2018 Hualien earthquake | aftermath


President Tsai Ing-wen (center) inspects a collapsed building and addresses the press in Hualien City.


As of 11 February, 17 people were reported dead and a further 285 injured. Of the reported fatalities, 9 were from People's Republic of China, 5 from Taiwan, 2 from Hong Kong of Canadian nationality, and 1 from the Philippines. 14 of them were in The Yun Men Tsui Ti building.[3]


Many buildings in the city of Hualien were damaged, including four that had partially collapsed or were severely damaged. The lower floors of the Marshal Hotel collapsed, killing two people. 14 deaths were also reported from the twelve-story Yun Men Tsui Ti residential building, which was severely tilted due to the collapse of some of the lower floors.[3] Large beams were placed by cranes on one side of the building in an effort to prevent further tilting during the continuing rescue efforts.[9]

Many homes were left without water.[6] Bridges and highways remaining closed due to damage from the earthquake.[6]

Hundreds of firefighters and military personnel stayed onsite to support efforts to rescue people trapped in damaged buildings.[10]

International response

Humanitarian aid sent by a C-130 Hercules of the Republic of Singapore Air Force (RSAF) to Hualien Airport after the earthquake.

The Taiwanese government said that several countries offered to provide aid following the earthquake but stated that it had to "politely decline" such offers, including an offer from People's Republic of China reasoning that Taiwan has no shortage of relief workers and supplies. It decided to accept a Japanese contingent since they possess body-heat detection equipment, a technology Taiwanese authorities do not possess.[11]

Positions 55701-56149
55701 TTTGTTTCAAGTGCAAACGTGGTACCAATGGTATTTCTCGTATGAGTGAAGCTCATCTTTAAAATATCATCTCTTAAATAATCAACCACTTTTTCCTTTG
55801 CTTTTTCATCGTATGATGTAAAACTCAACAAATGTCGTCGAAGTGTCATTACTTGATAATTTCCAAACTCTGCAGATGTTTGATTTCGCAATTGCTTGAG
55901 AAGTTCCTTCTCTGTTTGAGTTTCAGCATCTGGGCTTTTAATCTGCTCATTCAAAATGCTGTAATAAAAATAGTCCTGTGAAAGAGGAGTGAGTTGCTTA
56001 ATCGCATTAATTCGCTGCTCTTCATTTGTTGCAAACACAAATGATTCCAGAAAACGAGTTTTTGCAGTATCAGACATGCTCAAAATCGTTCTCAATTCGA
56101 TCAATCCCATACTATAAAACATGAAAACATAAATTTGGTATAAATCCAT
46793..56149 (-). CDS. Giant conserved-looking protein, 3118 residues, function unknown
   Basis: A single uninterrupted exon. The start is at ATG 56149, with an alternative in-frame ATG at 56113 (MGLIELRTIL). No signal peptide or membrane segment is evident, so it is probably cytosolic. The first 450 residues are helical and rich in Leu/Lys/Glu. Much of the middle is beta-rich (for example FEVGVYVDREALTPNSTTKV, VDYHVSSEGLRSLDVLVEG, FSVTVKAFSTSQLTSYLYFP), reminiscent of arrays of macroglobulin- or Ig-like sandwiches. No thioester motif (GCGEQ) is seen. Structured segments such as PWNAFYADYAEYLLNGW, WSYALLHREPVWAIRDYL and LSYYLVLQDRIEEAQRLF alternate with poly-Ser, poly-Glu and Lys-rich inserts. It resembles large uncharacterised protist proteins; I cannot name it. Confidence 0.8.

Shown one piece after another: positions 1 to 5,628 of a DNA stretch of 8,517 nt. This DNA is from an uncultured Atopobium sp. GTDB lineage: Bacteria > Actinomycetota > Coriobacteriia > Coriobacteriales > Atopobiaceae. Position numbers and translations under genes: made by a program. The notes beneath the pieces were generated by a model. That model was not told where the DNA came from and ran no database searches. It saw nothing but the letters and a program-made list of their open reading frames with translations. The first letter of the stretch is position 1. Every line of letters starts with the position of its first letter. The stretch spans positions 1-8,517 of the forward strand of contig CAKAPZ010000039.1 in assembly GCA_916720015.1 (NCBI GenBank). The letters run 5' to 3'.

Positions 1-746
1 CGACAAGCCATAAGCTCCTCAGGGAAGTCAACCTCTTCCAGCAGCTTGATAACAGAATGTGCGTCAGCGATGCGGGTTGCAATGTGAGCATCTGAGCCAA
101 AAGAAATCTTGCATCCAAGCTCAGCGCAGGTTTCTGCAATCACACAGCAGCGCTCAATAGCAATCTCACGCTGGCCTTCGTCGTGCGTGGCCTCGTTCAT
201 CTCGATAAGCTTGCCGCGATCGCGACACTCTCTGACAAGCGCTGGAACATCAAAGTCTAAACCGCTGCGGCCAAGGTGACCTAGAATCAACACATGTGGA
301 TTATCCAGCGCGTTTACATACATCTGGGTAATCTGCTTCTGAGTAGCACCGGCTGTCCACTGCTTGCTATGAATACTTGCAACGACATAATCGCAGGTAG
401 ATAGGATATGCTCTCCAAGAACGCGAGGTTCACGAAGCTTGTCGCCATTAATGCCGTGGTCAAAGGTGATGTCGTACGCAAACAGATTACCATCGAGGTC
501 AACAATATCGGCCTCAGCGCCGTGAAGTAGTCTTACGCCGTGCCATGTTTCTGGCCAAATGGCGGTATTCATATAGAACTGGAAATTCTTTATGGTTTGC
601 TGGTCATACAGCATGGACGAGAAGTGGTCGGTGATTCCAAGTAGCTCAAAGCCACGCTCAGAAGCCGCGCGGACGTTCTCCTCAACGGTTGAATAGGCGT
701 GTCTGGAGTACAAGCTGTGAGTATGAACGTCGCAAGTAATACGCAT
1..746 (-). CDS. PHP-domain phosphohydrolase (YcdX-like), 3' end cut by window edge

The Japanese specialized rescue team arrived on 9 February to provide assistance for the search efforts. The Japanese team was the first international search-and-rescue team to arrive in Taiwan.[12] Singapore also flew in USD103,000 worth of humanitarian supplies to Taiwan through a C-130 Hercules of the Republic of Singapore Air Force.[13][14]

At least 63 countries, 18 of which have formal diplomatic ties with Taiwan, as well as the European Union, the Organization of Eastern Caribbean States, the Central American Parliament and the Central American Integration System sent condolences to the Taiwanese government.[15]

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